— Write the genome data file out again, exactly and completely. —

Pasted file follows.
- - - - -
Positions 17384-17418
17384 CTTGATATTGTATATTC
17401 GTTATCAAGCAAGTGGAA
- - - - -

Positions 17384-17418
17384 CTTGATATTGTATATTC
17401 GTTATCAAGCAAGTGGAA